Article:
Commentary

Donald Trump and the National Debt

Imagine that your family was so deep in debt that your credit-card bills exceed your entire paycheck. Every week you spend more than you take in, with no respite in sight. And you still haven’t figured out how you are going to fulfill your promise to send your kids to college. But in today’s mail comes one of those credit-card offers with a low introductory rate. Sounds like the perfect time to borrow some more and take that Caribbean vacation you’ve been dreaming of, right?

Paul Krugman thinks so — and, unfortunately, so does Donald Trump.

No sooner had Krugman published yet another column arguing that “Right now there is an overwhelming case for more government borrowing” than Donald Trump agreed, telling CNBC, “This is the time to borrow.”

Trump, of course, has had his struggles with the national debt before. It was just a couple of months ago that he was arguing that our $19.4 trillion debt wasn’t a problem — “You never have to default because you print the money.” Before that, he was suggesting that borrowing more was fine, since “if the economy crashed, you could make a deal” to pay bondholders less than full value on the debt owed to them.

Donald Trump seems to believe that handling the national debt is no different from taking out a mortgage on one of his casinos: borrow, invest, and, if you lose money, walk away.

Now Trump has gone full Krugman, calling for massive new borrowing “while interest rates are low,” in order to finance new spending on infrastructure and other government programs.

There are more than a few problems with this “borrow and spend” approach to government finance. First, our national debt already exceeds 105 percent of GDP. We owe more than the value of all the goods and services produced in this country over the course of a year. That is not only hugely unfair to our children and grandchildren; it is slowing economic growth today. Adding more debt, even at low interest rates, is not going to make that problem go away.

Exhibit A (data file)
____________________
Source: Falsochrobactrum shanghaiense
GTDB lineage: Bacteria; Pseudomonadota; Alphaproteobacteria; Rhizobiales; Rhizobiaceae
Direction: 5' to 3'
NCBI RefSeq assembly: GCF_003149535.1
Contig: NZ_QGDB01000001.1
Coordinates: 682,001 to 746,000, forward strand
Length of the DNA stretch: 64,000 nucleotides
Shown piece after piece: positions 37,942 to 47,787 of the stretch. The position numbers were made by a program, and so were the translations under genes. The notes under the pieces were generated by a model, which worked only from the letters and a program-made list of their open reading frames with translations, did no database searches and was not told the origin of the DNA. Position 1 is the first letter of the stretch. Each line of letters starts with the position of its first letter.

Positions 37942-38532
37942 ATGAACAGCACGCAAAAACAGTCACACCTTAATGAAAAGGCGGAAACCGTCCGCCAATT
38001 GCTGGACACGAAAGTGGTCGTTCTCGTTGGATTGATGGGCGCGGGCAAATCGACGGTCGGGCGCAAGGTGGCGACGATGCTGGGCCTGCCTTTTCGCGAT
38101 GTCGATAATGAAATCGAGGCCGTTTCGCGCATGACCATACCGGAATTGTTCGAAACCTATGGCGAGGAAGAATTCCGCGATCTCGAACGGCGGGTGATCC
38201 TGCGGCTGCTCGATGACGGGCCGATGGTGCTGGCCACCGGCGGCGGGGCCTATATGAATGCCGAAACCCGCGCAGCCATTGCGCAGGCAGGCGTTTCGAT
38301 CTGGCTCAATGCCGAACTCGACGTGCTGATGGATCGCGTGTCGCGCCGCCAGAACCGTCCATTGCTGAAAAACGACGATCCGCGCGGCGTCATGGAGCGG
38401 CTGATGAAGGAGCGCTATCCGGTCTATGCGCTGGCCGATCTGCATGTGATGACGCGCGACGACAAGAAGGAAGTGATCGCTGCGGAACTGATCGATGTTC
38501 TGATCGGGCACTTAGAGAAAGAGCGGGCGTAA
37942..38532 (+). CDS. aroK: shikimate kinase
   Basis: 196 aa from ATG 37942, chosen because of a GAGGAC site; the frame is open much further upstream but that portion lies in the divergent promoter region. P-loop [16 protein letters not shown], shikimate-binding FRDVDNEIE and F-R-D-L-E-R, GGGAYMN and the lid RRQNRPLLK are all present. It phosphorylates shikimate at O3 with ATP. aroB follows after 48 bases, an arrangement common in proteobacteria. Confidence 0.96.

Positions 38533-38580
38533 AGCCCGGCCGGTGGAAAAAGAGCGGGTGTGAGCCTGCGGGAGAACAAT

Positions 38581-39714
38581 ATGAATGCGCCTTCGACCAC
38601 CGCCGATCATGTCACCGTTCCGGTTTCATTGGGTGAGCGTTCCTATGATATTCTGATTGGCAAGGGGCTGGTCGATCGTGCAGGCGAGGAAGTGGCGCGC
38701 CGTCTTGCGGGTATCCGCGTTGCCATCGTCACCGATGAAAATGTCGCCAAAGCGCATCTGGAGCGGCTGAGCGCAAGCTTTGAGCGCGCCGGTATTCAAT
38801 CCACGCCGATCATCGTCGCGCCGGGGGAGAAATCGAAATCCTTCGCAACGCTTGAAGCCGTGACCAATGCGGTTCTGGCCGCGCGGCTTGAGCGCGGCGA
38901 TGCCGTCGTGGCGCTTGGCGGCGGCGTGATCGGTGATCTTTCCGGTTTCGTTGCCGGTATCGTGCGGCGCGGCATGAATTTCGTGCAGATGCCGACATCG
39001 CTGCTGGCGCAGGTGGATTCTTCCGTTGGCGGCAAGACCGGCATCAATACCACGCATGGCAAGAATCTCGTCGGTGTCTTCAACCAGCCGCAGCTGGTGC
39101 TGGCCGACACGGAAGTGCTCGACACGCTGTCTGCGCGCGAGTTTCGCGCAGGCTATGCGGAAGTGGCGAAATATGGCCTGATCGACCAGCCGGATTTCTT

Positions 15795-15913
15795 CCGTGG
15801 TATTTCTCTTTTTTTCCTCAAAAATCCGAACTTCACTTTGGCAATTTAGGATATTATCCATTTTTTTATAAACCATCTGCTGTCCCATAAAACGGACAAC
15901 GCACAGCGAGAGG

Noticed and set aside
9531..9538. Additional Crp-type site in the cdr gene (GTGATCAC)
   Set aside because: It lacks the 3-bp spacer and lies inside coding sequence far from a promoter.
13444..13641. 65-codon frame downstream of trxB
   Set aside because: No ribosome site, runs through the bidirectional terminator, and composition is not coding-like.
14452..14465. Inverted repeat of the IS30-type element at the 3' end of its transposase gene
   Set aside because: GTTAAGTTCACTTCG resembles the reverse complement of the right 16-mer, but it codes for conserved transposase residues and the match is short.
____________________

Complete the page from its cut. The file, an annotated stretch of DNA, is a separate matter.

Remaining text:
Second, even with low interest rates, a lot of money is being wasted on interest payments. This year, the federal government will pay more than $250 billion in interest on the debt. That is money that buys nothing, accomplishes nothing. Every trillion that Trump would add in new debt would mean a commensurate increase in interest payments.

Moreover, while interest rates are low now, there is no reason to believe that they will stay this way, especially if our total debt explodes and a President Trump threatens default, undermining the faith of our creditors. If interest rates are one percentage point higher than CBO projections, that could cost an additional $1.6 trillion through 2026. Assuming he doesn’t pay off the debt before then — a pretty safe bet — Trump’s new borrowing will eventually come due, and presumably be rolled over into new debt at potentially higher interest rates.

Trump — and Krugman — justify this cost by assuming that government spending on infrastructure and other projects will stimulate the economy, increasing growth and generating more in revenue than we have to pay in interest. But we’ve seen how inefficient government stimulus spending really is.

Consider the American Recovery and Reinvestment Act (ARRA), President Obama’s $825 billion stimulus bill passed in February 2009 to combat the recession. The CBO estimated that each permanent job created would cost taxpayers as much as $755,000. Despite five separate stimulus bills under Bush and Obama, we are still in one of the slowest economic recoveries on record.

Maybe under President Trump government will miraculously become better at picking winners than it has been over the previous 240 years of our Republic. Or maybe not.

Maybe under President Trump government will miraculously become better at picking winners than it has been over the previous 240 years of our Republic. Or maybe not.

That’s not to say that Hillary Clinton would be any better. She would spend as much or even more than Trump. If she didn’t increase the debt as much, it would only be because she proposes more than $1 trillion in new taxes. That would be a disaster all its own.

Donald Trump seems to believe that handling the national debt is no different from taking out a mortgage on one of his casinos: borrow, invest, and, if you lose money, walk away.

Unfortunately, in this case, it would be American workers, taxpayers, and their children who would be left holding the bag.

Michael Tanner is a senior fellow at the Cato Institute and the author of Going for Broke: Deficits, Debt, and the Entitlement Crisis.